It has been asked several times which language is better for a test developer at Microsoft, C# or C++? The answer really depends on what group you will be working in. Different groups require different skills. It is my perception that C++ is by far the dominant language today but that will not always be the case. I have friends that are SDE/Ts who work exclusively in C#. I’m sure there are some on the VB.Net team who do all of their work in VB. There are probably some on the Office team who use VBA for most of their work.
For now most things are being written in C++ because of the extra runtime speed and the availability of libraries and APIs in the language. In theory C# could become as fast as or faster than C++. It has the ability to dynamically compile and thus take advantage of processor and system features not available to the least-common-denominator approach of a traditional compiler. Most likely, in the real world, it will never quite catch up. The C# team is working hard to minimize the difference between the two. See Rico Mariani’s blog for some posts on the subject.
This isn’t to say that C# won’t become the dominant language though. Hand-tuned assembly is often faster than C code and C code can be faster than C++. Those advantages didn’t stop C++ from becoming the dominant language, however. Why is that? It is because C++ is faster to code in. It offers native support for object-oriented coding and abstract data types. These increase the efficiency of the programmer. This increase in efficiency is accepted at the price of code that runs a bit slower. C# offers a similar bargain. Coding efficiency is up but performance is down. As processors continue to increase in speed, the need for that extra ounce of speed will be less and less advantageous and the increased coding efficiency relatively a greater and greater advantage. When the APIs for coding Windows applications become managed with Avalon and WinFX, the usefulness of C# will be magnified.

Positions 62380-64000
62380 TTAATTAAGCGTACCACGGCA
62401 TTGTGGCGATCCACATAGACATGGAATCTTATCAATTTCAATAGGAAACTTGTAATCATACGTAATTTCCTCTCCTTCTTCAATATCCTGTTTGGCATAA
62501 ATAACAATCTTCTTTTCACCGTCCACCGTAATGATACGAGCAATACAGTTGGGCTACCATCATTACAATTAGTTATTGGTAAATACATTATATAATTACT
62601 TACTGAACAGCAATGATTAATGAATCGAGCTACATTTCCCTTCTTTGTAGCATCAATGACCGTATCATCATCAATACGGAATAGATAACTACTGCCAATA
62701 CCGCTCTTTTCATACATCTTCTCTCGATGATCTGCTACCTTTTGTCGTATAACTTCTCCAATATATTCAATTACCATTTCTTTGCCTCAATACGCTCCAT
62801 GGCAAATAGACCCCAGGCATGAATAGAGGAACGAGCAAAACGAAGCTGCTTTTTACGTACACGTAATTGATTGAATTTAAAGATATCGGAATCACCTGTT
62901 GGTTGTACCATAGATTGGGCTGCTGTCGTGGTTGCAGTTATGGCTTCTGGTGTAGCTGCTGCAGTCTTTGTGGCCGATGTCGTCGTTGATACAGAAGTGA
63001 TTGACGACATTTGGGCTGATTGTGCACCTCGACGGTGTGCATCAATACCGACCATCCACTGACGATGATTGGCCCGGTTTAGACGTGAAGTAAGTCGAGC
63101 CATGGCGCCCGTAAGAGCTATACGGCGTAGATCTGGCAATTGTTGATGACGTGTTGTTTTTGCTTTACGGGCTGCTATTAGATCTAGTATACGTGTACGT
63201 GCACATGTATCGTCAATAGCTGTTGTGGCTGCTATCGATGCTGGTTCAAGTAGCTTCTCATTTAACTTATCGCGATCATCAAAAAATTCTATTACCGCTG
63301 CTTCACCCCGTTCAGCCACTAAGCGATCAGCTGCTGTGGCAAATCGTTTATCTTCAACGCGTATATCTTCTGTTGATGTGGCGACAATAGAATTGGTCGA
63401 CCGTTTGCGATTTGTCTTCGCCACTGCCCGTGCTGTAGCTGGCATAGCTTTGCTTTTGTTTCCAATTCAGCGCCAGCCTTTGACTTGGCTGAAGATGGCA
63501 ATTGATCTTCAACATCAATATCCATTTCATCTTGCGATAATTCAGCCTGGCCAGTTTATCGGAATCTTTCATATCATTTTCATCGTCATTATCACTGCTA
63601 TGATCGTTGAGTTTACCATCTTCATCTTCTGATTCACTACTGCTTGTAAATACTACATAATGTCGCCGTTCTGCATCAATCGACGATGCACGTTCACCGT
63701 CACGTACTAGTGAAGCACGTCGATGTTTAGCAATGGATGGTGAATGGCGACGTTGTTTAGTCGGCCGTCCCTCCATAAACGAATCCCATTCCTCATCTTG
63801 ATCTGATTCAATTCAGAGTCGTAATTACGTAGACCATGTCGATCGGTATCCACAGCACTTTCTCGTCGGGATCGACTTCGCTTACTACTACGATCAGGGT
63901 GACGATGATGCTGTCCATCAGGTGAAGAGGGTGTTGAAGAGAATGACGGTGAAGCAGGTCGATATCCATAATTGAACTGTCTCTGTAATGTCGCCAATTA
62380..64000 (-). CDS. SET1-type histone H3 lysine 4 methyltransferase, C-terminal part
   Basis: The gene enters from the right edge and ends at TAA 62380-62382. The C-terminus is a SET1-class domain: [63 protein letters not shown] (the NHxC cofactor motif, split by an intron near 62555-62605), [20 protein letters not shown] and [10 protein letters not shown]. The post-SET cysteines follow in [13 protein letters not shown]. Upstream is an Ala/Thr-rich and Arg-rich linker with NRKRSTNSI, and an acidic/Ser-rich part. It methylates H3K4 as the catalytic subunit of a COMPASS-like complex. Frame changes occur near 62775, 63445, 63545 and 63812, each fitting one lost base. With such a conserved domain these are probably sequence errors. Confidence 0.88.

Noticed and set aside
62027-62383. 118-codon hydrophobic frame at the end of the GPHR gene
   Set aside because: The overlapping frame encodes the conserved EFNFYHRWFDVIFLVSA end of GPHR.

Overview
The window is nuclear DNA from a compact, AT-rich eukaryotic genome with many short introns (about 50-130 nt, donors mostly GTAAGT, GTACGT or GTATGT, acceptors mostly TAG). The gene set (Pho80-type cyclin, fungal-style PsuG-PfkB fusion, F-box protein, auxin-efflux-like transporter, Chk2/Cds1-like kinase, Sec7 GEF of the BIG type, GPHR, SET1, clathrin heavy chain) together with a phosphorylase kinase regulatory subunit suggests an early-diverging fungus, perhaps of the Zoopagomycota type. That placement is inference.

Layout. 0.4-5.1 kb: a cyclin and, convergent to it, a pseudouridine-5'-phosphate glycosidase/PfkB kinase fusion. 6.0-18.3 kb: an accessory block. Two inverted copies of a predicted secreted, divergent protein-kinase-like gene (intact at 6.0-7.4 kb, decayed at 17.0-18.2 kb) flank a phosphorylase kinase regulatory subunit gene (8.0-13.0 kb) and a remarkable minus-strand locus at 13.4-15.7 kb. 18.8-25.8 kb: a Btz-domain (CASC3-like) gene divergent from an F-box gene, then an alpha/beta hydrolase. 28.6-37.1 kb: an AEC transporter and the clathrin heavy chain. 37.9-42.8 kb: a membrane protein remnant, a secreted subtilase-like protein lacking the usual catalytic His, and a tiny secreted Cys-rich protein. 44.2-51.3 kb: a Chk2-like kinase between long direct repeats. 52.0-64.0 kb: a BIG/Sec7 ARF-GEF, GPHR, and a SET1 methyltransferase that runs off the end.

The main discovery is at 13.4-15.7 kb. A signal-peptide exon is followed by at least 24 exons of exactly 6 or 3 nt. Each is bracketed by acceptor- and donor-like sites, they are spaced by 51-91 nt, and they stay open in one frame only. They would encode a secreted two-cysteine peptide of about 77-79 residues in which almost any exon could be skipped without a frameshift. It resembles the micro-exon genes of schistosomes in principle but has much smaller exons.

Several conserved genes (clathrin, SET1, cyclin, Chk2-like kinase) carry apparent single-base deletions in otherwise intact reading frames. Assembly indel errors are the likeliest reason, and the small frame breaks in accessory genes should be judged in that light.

Over the long term, I expect that C# will become a dominant language. Will it fully displace C++? That is hard to say. Certainly not in the near term.